Embarking on your own business venture can be intimidating at first.
The most difficult part may be how to start planning aspects beyond the initial spark.
To get down to logistics and understand how best to approach the next steps for your future, you will need a business model.
Creating a business model
There are several crucial elements to a business model, including what your product or service is, who your customers are, and what you do differently than others. You’ll want to consider certain ideas and write down your thoughts on them. This can be part of your pitch when you are trying to obtain a business loan too. More planning up front can help out tremendously later.
6 categories to consider
Parts of your business to consider before choosing a model include:
- Value proposition: Why should someone choose your business?
- Target market: Who would choose your business?
- Competitive advantage: What does your business have that someone else does not?
- Cost structure: What are the expenses of your business and how do you profit?
- Key metrics: How does your business know when it is successful?
- Resources: What does your business have physically and intellectually that will allow it to succeed?
Once you have answered questions like these for yourself, you can move on to looking at business modeling. Of course, these aspects of your business can change over time based on how your model proceeds, but you’ll want to nail this kind of information down before moving on.
The 6 types of business models
Typical business models can be identified easily. The most prevalent models can be boiled down to about 6 different types:
1. The Manufacturer model
This is where you create a product that, of course, everyone needs. You do it from raw material (like cookie dough) and create a product: delicious cookies.
2. The Distribution model
If you bring delicious cookies to market then you are a distributor. You didn’t make the cookies, but you package them and make sure they get to a store.
3. The Retailer model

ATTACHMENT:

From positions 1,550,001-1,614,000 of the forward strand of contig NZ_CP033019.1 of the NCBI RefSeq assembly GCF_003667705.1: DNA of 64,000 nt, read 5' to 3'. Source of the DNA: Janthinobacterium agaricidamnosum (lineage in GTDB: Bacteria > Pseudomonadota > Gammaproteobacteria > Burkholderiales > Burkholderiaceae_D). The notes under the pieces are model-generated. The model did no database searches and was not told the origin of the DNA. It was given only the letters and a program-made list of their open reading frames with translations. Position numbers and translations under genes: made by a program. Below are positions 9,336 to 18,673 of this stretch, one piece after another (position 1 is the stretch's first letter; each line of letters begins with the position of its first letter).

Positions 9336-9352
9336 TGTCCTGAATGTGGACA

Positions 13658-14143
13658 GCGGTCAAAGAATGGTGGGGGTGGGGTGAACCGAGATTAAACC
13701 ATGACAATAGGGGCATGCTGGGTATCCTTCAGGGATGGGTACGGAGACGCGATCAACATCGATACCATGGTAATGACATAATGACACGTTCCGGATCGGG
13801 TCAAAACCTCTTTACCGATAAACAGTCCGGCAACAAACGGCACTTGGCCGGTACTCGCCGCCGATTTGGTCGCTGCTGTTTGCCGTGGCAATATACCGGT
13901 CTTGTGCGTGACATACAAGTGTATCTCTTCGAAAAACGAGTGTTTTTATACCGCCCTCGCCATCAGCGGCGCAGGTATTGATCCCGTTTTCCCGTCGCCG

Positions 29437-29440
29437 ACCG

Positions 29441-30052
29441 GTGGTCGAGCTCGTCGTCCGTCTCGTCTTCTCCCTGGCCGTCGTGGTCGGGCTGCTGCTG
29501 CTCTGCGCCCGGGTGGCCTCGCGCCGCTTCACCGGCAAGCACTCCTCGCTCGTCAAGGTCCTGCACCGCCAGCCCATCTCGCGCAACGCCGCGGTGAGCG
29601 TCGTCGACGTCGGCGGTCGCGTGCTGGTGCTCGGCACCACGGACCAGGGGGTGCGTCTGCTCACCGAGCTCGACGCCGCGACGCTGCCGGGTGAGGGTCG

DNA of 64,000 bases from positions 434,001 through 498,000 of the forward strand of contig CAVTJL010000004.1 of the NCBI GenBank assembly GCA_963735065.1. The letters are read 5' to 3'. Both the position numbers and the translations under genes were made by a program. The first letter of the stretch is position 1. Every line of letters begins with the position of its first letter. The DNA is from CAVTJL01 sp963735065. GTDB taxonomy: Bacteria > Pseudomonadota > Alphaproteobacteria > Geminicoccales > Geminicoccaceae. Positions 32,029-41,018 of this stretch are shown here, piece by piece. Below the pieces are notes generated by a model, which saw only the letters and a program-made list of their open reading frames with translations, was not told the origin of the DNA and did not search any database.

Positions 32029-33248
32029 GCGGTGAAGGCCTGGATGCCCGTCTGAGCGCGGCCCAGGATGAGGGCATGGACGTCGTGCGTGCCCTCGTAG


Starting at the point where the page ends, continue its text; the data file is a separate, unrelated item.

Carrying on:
You receive the wrapped cookies and then sell them to customers. Of course, you’ve bought cheaply in bulk and then sell for more, making sure your pricing covers the costs you incurred from the manufacturer and distributor
4. The Franchise model
Once your cookie store gets a name for itself, others may want to pay to set up stores in your name with your branding. They get a recognized brand name and all the logistics already figured out for them, in return you get a taste of their profits.
5. The Freemium model
In this modeling, which is often used in an app online, you give SOME part of what customers want for free, and then they have to pay for added features. So they get perhaps one small free plain cookie per day, but if they want a larger one or chocolate chips, they have to pay.
6. The Subscription model
A cookie subscription has consumers pay upfront or monthly and then get cookies in a bundle or perhaps unlimited.
It is imperative to have your model well thought out and to understand your place in the market before approaching anyone for a business loan. When you have identified why you deserve investment and where you fit into the larger market, then you can connect with a bank to discuss how to work through start-up costs.
If you know exactly why your cookie is the next big thing, hopefully, the bank will too. The right business model can convince them.
12 business models explained with coffee metaphors
This infographic below from Fundera walks through 12 common business models and gives examples of each from multiple industries. For even more context, they use coffee metaphors to explain each type of business model.
This infographic was created by Fundera.